You might think you know the story of Martin Luther King Jr., but you haven't met Marvin Jefferson.

You might think you know the story of Martin Luther King Jr., but you haven't met Marvin Jefferson.

And the California Gold Rush? You will find out what it was really like when you meet J. Goldsborough Bruff, a 49er portrayed by Hank Fincken.

Jefferson and Fincken are two of the five actors who will bring historical figures to life during the Ohio Chautauqua in Worthington.

The iconic red-and-white tent will make its appearance on the lawn in front of the McConnell Arts Center on July 8-12.

Each evening, a figure from history will present a one-person show on a particular character and then take questions from the audience -- first as the character and then as himself or herself.

During the day, the actors will present workshops for children and adults at the Old Worthington Library and at the Griswold Center.

The Ohio Humanities Council presents the traveling, living history programs each summer. Worthington is one of four communities to host Chautauqua this summer.

Worthington also hosted Ohio Chautauqua in 2003 and 2007, drawing huge crowds both times.

"Every year, we receive calls from people who say, 'When are you bringing it back?' " said Lisa Fuller, spokeswoman for the Worthington Libraries, one of the local Chautauqua sponsors.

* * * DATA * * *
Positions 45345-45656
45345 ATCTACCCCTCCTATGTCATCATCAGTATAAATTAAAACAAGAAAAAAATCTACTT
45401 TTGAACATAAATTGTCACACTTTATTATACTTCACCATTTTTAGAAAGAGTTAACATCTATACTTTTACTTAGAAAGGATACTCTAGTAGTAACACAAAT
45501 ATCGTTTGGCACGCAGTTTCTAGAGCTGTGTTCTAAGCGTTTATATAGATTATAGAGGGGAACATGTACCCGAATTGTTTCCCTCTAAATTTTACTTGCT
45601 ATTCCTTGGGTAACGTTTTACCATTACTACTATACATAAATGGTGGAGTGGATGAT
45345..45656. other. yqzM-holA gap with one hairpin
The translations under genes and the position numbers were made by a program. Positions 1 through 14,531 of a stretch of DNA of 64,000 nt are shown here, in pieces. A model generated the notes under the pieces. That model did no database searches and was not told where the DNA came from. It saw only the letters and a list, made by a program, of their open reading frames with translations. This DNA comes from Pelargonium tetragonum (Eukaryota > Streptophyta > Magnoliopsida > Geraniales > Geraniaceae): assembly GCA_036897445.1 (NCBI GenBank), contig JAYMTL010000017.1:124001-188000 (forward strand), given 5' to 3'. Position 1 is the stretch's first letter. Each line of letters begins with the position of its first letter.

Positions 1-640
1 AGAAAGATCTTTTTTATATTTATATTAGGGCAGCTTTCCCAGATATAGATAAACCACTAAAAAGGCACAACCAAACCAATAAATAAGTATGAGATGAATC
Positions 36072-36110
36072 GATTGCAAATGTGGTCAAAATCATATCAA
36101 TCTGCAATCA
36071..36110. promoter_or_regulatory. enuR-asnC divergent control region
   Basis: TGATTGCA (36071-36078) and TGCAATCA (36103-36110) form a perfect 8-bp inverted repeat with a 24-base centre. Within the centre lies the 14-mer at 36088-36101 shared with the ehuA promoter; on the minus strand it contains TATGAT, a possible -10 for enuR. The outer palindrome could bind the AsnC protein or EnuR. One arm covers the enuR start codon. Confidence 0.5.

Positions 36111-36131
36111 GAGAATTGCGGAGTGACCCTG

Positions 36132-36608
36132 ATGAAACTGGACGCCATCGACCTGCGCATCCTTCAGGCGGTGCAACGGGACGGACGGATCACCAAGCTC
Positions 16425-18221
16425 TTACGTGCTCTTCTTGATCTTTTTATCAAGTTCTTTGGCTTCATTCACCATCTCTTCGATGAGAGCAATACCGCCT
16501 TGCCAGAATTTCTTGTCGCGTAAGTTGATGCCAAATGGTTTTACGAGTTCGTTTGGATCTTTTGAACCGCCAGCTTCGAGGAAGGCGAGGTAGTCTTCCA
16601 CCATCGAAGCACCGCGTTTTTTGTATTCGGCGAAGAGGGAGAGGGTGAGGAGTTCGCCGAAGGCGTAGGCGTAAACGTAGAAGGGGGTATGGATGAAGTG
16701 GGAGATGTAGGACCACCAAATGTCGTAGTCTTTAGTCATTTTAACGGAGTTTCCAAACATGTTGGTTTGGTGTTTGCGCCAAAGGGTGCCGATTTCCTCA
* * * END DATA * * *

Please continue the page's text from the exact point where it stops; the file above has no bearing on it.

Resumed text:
"Journey Stories" is the theme for this year's Chautauqua. Each character experiences a physical or a spiritual journey -- usually both.

Besides King and Bruff, historical figures that will "come alive" are Edith Russell, a Titanic survivor; Olive Ann Oatman, an Indian captive; and philosopher Henry David Thoreau.

Like most of the other Chautauqua actors, or scholars, Fincken and Jefferson are full-time historical actors who travel the world, bringing to life characters in theaters, educational institutions, corporate meetings, conferences and chautauquas.

Fincken has been a touring history performer for 20 years in Europe, South America and the United States. His characters include Bruff, Johnny Appleseed, Thomas Edison, Christopher Columbus, Henry Ford and Francisco Pizarro.

He continues to study his characters so that he can portray them correctly and be ready to answer questions.

"Our job is to be true to the character," Fincken said.

He said he enjoys the intimacy of the Chautauqua tent and the Ohio audiences who seem so ready to learn something new.

Jefferson has been an actor for 30 years. He studied acting at Rutgers University, ran a theater company for 15 years and teaches acting at Bloomberg College.

As King, he focuses on the civil-rights leader's later years and brings to life less known aspects of his life, even allowing audiences to see that he was not always the iconic figure of history books.

King was much more radical than some people realize, Jefferson said, and faced his own doubts and demons.

In 1967, one of the years Jefferson has chosen to spotlight, King was quite unpopular when he spoke out against the war in Vietnam.

"He was not the beloved figure then that he is now," Jefferson said. "I looked at the public man and the private man, and it is very compelling."

Ohio Chautauqua also will be hosted this summer by Gallipolis, June 17-21; New Richmond, July 1-5; and Warren, June 24-28.